For Florida mystery writer Tom Corcoran, experience is key

When writing novels set in Key West, it helps to have hung out with Jimmy Buffett.

Tom Corcoran's novels are so good and his characters so real that the next time you're in Key West — and really, you need to go — you'll find yourself cruising the streets, looking for Dredger's Lane.

You won't find it. It exists only in Corcoran's mind and in the memories of his league of devoted readers.

Alex Rutledge lives on Dredger's Lane. He has an outdoor shower in the back yard, a motorcycle in a shed and a lovingly protected Shelby Mustang in the garage. Rutledge is a photographer who becomes an accidental detective every now and then in one of Corcoran's novels. But when you look up from your pitcher of beer at the Half Shell Raw Bar, you might expect to see Rutledge next to you, chasing an oyster with a Corona. He's a guy you wish you knew.

Few writers can lay claim to having created such a vivid, admirable character — maybe Randy Wayne White with Doc Ford, or Carl Hiassen with his eco renegade, Skink. And certainly, they all owe some DNA to John D. MacDonald's Travis McGee.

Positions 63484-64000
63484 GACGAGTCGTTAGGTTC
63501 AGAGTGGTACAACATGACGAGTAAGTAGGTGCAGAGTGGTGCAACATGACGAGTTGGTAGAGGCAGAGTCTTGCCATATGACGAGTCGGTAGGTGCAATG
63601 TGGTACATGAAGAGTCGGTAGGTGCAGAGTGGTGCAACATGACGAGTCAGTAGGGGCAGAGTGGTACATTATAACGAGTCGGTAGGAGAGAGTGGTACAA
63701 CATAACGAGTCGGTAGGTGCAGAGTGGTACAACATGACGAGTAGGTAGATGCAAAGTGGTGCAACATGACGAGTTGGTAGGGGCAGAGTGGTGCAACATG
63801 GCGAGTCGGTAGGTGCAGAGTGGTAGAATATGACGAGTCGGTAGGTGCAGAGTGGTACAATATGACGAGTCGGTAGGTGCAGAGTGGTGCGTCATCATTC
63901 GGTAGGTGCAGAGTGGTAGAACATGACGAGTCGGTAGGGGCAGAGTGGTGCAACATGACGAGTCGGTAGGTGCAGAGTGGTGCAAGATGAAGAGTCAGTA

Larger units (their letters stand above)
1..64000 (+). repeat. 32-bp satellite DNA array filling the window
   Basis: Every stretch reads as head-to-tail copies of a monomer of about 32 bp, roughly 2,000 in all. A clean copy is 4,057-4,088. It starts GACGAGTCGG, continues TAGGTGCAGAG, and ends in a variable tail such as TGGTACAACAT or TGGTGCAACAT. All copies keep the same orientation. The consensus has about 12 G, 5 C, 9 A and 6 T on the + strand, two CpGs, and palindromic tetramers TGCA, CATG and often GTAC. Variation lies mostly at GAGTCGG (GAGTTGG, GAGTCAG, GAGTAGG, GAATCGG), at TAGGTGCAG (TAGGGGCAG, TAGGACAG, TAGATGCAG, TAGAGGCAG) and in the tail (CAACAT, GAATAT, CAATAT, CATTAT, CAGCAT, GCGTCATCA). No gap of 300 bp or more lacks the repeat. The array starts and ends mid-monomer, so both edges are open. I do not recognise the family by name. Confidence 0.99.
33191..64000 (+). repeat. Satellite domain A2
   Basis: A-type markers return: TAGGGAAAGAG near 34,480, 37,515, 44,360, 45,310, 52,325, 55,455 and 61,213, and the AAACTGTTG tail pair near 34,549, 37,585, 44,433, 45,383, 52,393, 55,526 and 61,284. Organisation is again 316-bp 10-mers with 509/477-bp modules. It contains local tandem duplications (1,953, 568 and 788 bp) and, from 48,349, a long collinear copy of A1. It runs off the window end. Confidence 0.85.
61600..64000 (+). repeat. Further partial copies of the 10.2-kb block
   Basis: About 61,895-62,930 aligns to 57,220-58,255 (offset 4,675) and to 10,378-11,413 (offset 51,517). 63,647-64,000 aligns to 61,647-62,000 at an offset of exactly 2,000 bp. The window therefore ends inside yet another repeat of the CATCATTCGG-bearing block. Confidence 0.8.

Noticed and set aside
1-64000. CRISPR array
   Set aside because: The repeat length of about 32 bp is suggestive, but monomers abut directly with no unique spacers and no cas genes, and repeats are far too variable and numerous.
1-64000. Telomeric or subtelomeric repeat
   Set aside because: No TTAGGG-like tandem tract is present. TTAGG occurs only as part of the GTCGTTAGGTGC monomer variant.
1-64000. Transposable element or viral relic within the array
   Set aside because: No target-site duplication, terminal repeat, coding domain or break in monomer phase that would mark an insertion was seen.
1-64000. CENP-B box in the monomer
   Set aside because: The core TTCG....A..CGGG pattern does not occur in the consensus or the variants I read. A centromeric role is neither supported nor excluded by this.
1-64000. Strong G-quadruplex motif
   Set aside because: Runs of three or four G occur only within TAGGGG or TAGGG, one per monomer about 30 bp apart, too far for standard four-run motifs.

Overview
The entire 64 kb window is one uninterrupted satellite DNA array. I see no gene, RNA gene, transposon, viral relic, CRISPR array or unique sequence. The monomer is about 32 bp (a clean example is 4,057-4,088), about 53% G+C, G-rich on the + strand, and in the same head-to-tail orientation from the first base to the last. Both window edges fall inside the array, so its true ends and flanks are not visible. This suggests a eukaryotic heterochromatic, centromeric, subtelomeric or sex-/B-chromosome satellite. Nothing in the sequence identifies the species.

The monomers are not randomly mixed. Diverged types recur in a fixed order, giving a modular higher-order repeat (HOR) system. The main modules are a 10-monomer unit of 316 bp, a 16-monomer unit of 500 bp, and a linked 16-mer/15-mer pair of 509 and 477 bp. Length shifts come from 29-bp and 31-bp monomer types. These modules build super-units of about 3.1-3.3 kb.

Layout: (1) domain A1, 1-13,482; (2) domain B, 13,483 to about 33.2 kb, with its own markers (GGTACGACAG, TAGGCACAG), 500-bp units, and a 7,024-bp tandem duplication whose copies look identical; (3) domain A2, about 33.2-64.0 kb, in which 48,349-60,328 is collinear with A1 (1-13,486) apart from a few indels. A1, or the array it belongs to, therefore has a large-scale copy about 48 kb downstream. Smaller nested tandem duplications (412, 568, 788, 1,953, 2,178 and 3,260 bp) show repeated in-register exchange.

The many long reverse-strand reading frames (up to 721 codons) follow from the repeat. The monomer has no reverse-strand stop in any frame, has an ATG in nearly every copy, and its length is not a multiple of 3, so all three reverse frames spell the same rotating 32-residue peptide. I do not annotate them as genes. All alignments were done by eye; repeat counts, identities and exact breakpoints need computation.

But of these great Florida fictional creations, Rutledge may be the most likeable, because he's so free of pretension. He's an organic James Bond — a guy who finds solutions to his problems in things within his reach. He gets into trouble but manages, through his wits, to get out of it as fast as he got in.

Corcoran didn't create the character and start publishing his novels until he was into his fifties. To make it to his platform as a writer, he racked up a lot of life experience first.

He was a Navy officer, an English lit grad from Miami of Ohio, a taco seller, a songwriter (co-authoring a few songs with Jimmy Buffett) and a magazine editor. He wrote two unproduced screenplays with Hunter S. Thompson and then, in the late 1990s, turned to writing fiction.

As an automotive journalist and editor, he'd done a couple of books about cars, but always knew he would return to fiction. He'd studied literature in college alongside writer P.J. O'Rourke and future Esquire editor David Granger. He was just waiting for the right moment and the right story.

Corcoran's first novel, The Mango Opera, introduced Rutledge, an inadvertent gumshoe, a man unable to resist the temptation to find justice in a sinful world. He shares the worldview — if not the spiffy wardrobe — of Michael Connelly's L.A. detective, Harry Bosch. Of course, there are also glimmers of McGee, the unforgettable creation of the late, great MacDonald. But Rutledge also shares a lot of the talents and interests of his creator — and more than just Corcoran's intense knowledge of Shelby Mustangs. But despite comparisons to other fictional detectives, Alex Rutledge is his own man.